1. Vendors often don’t make it easy. When we’re talking about software for professional work, we’re generally talking about apps used by humans (as opposed to backend infrastructure). The only way to evaluate an app that’s used by humans is to actually use it — this is why a free trial framework for the Mac App Store, implemented only this year, has been at the top of most Mac developers’ wish lists since 2010. Most legal tech vendors don’t offer free trials to individuals (Paper Software is one of the very few legal tech vendors that does).
  2. The billable hour. For Hugh Simons, the billable hour is the “root cause” of slow tech adoption (“Lawyers are measured on their billed hours; technology reduces billed hours”). Richard Susskind calls it “an institutional disincentive to efficiency.”

Does technology really improve accuracy?
Of course. I doubt that anyone creates a document on a computer and then uses a physical dictionary to check spelling, because a software spell-checker is faster and produces better results. Our apps find issues specific to contracts, but the same principle applies: A very close (lengthy, tedious) reading of a contract by human eyeballs may reveal every potential problem with it — every use of a defined term that’s never defined, every cross-reference to a nonexistent clause, every bracketed placeholder that needs to be filled in, every date that needs to be updated, and so on — but it almost certainly won’t. Our apps can find all of these things (and much more) in 100-page contracts in a few seconds.

Do you think the rise of millennials as legal services purchasers will change the way law firms deliver, bill and market legal services?
(A 2015 Pew Research Center study found that most millennials don’t consider themselves millennials, so keep the salt handy.)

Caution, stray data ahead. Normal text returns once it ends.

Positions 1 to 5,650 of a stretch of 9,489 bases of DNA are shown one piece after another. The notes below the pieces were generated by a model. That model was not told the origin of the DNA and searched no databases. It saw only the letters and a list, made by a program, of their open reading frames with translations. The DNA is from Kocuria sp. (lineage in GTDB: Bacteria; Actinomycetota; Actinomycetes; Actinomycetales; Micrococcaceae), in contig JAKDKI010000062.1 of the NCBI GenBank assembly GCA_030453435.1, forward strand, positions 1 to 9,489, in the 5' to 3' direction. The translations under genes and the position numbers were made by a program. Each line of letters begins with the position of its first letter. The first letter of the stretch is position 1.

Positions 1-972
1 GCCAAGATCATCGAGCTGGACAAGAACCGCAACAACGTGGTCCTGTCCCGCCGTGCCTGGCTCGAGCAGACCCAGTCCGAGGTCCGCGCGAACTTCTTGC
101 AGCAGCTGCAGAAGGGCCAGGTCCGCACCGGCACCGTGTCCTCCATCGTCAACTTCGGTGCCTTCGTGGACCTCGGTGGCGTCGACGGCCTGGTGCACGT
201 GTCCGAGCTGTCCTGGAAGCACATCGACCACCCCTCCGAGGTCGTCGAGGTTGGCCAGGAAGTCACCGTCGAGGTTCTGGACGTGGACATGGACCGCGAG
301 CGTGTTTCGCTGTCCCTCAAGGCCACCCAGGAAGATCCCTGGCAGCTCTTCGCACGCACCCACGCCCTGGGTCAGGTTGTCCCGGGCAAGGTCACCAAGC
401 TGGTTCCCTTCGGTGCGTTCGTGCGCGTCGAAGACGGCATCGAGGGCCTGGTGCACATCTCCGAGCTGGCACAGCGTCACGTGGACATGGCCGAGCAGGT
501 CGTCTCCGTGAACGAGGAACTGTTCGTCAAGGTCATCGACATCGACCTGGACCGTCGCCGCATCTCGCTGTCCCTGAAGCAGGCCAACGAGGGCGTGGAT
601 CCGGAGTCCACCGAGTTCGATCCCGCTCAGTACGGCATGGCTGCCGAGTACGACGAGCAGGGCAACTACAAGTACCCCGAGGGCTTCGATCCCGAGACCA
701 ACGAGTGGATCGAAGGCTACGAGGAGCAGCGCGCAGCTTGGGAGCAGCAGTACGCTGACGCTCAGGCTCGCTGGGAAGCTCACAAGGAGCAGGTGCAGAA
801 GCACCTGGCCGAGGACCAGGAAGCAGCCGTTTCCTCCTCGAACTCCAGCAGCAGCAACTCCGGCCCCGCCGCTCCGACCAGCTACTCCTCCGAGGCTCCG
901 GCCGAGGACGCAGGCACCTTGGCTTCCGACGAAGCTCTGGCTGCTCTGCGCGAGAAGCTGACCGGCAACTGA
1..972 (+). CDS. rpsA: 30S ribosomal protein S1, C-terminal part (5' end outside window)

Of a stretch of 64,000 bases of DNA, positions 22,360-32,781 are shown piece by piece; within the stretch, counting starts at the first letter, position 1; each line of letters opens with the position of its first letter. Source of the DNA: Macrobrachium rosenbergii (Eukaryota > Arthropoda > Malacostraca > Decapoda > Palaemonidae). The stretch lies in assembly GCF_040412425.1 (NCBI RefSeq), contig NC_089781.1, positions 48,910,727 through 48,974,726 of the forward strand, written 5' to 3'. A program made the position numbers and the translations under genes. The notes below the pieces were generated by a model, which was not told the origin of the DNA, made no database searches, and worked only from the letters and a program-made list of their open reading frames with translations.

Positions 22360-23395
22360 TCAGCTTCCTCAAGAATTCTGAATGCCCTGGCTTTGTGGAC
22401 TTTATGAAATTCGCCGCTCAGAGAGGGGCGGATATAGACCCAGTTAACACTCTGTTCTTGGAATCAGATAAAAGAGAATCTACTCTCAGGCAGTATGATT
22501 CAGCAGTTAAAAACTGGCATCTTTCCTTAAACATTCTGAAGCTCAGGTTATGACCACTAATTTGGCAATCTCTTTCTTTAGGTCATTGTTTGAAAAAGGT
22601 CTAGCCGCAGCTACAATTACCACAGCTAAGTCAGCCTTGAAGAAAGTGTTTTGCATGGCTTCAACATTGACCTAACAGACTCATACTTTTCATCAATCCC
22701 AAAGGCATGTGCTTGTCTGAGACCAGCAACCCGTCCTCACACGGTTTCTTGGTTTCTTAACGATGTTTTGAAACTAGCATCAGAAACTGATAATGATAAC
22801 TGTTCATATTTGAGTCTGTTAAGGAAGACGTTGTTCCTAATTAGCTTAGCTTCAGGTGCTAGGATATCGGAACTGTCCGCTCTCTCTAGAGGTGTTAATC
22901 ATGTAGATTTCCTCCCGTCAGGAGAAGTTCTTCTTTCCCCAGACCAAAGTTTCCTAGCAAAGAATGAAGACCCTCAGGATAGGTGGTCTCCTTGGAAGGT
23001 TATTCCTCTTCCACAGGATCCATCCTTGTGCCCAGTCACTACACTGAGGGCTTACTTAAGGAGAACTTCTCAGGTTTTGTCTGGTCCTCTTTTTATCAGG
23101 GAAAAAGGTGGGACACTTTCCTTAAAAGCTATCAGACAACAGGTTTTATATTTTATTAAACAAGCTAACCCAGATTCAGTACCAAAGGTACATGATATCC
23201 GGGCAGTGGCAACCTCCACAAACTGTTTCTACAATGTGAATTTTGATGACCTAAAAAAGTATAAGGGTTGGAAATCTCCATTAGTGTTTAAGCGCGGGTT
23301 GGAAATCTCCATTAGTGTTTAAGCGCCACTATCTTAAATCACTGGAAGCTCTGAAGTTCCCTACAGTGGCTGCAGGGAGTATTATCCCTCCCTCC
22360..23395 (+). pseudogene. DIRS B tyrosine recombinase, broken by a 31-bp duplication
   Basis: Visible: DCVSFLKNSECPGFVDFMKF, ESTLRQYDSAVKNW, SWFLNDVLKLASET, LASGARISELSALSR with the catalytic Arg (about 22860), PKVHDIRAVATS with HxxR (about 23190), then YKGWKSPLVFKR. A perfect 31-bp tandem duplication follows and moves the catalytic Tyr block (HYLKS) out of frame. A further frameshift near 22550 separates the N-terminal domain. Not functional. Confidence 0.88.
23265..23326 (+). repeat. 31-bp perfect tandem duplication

Americans born after about 1980 have grown up with technology in a way that no generation before it has (PCs, email, the internet generally, web apps, smartphones, tablets, virtual assistants, and so on). When you’ve grown up with technology like this, finding ways to apply technology to day-to-day tasks is an ongoing, everyday activity — nothing special (There’s an app for that™). I think millennials will (and probably already do) expect their service providers (not just law firms) to share this readiness to apply technology (every day, all the time).

When you apply technology to day-to-day work, you work more efficiently. So, applied to how law firms provide legal services: I think delivery will become more efficient, billing will become more value-based (and less time-based), and marketing will become laser-focused on efficiency and value.

As artificial intelligence and Big Data analytics mature, say in the next five years, what’s in store for lawyers?
I think AI and machine learning will be used (and, indeed, are already being used) to implement useful features in apps — things like Top Hits in Mail for macOS (which integrates data from a variety of sources to guess the one or two emails you’re searching for). I don’t think there will be a revolution in the legal industry (in five years or any other timeframe) in which AI (or any other technology) compels sudden, radical change. Instead, the apps that are available to the legal industry will continue to improve, and if these apps are useful, easy to use and easy to deploy, then the lawyers who use them will benefit.

While machines have proven that they can beat humans at chess and Jeopardy, for now, humans can still construct arguments better than machines — which bodes well for attorneys.

If you have insights or questions related to legal technology, reach out to me, Melanie Trudeau, at mtrudeau@jaffepr.com or to Ben Whetsell at bwhetsell@papersoftware.com.